November 15, 2012
Hydroxyethyl Starch or Saline for Fluid Resuscitation in Intensive Care.
What was the research question?
What is the safety and efficacy of 6% HES (130/0.4) as compared with 0.9% saline alone for fluid resuscitation in a heterogeneous population of adult patients treated in the ICU?
How did they do it?
A multicenter, prospective, blinded, parallel-group, randomized, controlled trial in 32 adult medical–surgical ICUs in Australia and New Zealand.
7000 critically ill patients were randomized in a 1:1 ratio to receive 6% HES 130/0.4 (hydroxyethyl starch) or 0.9% sodium chloride for all fluid resuscitation during ICU stay up till 90 days.
The primary outcome was death within 90 days.
Secondary outcomes included acute kidney injury and failure and treatment with renal-replacement therapy.
What did they find?
90-day mortality rate was not significantly different between the HES group and the saline group (18% versus 17%; P= 0.26).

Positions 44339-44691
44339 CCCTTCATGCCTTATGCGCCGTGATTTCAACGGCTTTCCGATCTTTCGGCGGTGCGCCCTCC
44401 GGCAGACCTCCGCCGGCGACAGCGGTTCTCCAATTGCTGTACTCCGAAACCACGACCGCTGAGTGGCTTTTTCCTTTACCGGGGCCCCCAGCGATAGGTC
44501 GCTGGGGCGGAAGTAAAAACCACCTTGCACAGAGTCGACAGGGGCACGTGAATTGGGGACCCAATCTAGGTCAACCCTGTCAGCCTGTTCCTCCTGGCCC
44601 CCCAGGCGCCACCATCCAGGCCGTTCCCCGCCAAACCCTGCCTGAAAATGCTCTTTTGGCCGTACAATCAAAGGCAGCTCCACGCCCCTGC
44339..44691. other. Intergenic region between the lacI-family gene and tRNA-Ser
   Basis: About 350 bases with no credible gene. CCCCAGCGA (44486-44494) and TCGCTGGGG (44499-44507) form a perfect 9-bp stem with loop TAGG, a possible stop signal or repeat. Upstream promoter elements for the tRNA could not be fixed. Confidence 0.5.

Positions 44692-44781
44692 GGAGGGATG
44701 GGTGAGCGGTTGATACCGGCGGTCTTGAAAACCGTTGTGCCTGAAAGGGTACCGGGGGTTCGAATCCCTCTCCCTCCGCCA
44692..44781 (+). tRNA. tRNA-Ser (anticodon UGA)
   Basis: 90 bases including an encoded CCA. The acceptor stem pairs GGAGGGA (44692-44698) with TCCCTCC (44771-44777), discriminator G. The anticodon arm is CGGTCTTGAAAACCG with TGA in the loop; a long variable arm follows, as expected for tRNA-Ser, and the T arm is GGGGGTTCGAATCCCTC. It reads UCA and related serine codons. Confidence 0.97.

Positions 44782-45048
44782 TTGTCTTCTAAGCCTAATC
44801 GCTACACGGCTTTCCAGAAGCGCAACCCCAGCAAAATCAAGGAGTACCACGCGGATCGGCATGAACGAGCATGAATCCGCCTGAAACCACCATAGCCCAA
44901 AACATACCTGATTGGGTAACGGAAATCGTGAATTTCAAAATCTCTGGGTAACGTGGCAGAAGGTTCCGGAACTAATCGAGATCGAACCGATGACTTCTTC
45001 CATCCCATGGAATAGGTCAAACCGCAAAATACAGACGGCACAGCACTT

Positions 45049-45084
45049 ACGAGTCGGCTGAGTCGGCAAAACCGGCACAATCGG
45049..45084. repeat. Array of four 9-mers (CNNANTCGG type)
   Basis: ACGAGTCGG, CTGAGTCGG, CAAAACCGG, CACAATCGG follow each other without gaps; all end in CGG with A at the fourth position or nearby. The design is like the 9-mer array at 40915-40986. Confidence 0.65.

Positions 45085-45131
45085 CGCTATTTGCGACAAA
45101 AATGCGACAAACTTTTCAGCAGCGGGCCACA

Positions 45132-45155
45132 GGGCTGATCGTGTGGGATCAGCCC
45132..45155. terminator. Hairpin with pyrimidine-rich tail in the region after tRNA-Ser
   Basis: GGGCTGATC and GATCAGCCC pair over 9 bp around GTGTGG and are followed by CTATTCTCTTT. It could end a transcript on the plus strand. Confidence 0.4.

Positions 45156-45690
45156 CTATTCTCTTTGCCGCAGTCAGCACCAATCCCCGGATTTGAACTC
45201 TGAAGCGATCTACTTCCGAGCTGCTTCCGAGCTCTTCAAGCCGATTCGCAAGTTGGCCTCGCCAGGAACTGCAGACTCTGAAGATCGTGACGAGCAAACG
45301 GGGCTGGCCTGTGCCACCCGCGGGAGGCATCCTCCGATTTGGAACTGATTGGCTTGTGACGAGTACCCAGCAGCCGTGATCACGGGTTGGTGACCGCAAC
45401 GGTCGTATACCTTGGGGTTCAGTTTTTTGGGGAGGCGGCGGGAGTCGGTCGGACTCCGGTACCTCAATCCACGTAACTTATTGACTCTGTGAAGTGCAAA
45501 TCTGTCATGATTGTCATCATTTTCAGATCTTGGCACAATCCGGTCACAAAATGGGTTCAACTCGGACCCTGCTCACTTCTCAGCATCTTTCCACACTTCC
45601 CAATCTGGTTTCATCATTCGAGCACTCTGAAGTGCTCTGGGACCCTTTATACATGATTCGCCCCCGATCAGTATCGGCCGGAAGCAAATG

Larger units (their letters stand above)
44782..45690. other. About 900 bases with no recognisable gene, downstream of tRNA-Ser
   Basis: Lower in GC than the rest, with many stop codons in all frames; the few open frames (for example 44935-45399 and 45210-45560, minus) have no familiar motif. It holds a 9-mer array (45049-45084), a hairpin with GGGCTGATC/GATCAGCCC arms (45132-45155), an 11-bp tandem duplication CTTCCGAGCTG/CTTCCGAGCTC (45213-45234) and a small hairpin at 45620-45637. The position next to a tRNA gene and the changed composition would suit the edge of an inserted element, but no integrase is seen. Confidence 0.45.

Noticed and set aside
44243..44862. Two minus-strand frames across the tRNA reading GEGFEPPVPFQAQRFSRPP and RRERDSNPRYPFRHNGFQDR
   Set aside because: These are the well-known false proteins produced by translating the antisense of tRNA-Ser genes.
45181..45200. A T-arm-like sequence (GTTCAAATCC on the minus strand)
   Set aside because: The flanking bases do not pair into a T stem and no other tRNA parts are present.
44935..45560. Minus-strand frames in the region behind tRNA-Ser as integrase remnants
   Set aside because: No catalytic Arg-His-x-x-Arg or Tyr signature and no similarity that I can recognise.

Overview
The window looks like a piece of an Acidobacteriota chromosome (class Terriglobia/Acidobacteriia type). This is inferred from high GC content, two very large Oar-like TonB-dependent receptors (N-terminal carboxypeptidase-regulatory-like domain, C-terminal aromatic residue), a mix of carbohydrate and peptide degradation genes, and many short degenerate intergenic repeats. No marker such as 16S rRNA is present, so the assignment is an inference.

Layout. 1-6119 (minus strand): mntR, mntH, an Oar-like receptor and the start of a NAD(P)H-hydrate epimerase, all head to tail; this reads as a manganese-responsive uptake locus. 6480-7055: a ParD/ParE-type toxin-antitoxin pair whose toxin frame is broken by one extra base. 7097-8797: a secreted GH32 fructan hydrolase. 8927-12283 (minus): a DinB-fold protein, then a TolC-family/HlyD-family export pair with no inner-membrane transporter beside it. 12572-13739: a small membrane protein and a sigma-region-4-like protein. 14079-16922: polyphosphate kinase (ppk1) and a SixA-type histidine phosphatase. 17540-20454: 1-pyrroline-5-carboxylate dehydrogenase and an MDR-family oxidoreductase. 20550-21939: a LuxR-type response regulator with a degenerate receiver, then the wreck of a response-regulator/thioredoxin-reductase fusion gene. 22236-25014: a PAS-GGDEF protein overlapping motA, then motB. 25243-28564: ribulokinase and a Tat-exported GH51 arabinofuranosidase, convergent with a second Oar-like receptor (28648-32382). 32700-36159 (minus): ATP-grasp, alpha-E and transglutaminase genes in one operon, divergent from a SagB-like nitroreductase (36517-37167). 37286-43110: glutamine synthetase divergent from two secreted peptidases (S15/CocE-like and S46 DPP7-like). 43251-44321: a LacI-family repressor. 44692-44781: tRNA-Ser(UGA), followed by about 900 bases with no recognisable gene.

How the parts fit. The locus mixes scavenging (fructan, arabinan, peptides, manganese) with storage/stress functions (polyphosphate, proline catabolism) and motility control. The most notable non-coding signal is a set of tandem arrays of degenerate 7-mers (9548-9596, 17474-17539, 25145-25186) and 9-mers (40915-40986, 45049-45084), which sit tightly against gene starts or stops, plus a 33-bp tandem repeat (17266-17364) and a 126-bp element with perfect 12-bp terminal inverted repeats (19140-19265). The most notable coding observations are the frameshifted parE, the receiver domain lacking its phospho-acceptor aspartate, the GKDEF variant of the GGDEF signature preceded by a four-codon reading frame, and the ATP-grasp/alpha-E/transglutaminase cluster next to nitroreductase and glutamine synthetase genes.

There were no significant differences in subgroups that included sepsis, trauma, traumatic brain injury, severity of illness, or status of baseline renal functions.
Renal replacement therapy was used in the HES group at a significantly higher rate compared to the saline group (7.0% vs. 5.8%; p=0.04; NNH 83).
Renal injury was significantly higher in the HES group compared to the saline group (34.6% vs. 38.0%; P=0.005), and renal failure occurred in 10.4% and 9.2% of patients, respectively (P=0.12).
HES was associated with significantly more adverse events with pruritus and skin rash (4.6% vs. 3.3%, P=0.006).
What does it mean?
Resuscitation with HES was associated with higher rate of renal replacement therapy and acute kidney injury with higher adverse events compared to normal saline and critically ill patients but no significant difference in 90-day mortality.
HES should not be used in the ICU for resuscitation.